For example, recently, the mother of a rock star, an obviously bright PhD, went to a surgeon who had been on Oprah and who had his own plastic surgery show on the Discovery Channel. However, surgery was performed in a strip mall, not at a hospital. After she died, it was reported that the surgeon was not certified by the American Board of Plastic Surgery, was not a member of the American Society of Plastic Surgeons or the American Society for Aesthetic Plastic Surgery, and had had multiple DUI's. How could she have made such a mistake?
Adding to the confusion is that anybody can create a "Board" and give it a name that is similar, but not the same, as an existing board. For example, once the American Board of Plastic Surgery was estabilished, others created boards with confusingly similar names, such as "The American Board of Facial Plastic Surgery" and "The American Board of Cosmetic Plastic Surgery". However, those boards do not have the same standards for certification as The American Board of Plastic Surgery, and will give certification to physicians who would not qualify for certification by the American Board of Plastic Surgery.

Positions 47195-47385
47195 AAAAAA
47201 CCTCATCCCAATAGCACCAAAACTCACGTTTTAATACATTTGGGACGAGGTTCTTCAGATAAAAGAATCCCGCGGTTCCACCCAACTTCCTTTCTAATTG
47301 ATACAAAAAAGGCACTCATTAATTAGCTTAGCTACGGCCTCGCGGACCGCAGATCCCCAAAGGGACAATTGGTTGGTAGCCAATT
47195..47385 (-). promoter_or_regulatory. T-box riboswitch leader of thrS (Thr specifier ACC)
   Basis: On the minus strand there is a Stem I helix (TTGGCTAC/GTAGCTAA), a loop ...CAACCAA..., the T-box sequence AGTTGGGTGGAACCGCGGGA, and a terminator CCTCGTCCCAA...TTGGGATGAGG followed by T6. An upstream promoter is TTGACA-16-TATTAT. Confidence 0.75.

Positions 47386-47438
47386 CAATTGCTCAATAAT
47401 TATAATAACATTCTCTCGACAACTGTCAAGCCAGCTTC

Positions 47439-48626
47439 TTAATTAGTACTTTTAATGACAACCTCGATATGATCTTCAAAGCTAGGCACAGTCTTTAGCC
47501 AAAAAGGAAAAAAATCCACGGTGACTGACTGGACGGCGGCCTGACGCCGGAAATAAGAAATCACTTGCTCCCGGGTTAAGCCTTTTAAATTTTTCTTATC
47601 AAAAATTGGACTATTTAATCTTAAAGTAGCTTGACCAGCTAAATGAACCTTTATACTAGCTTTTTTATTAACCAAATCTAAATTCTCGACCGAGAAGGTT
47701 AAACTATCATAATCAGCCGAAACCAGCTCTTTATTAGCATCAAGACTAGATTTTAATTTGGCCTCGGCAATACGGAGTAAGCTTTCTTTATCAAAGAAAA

So, what can you realistically do to pick a good plastic surgeon? Actually, if you are willing to do a little homework, it is not as difficult as it seems, now that we have the Internet.
The first thing is to realize that charisma and bravado are not the same thing as competence. While your surgeon should be confident in his abilities, the qualities that make a good television star are not the same qualities that make a good surgeon. Oprah and Discovery are primarily entertainment venues. They cannot be criticized for selecting an unfit surgeon, as that is not the business they are in.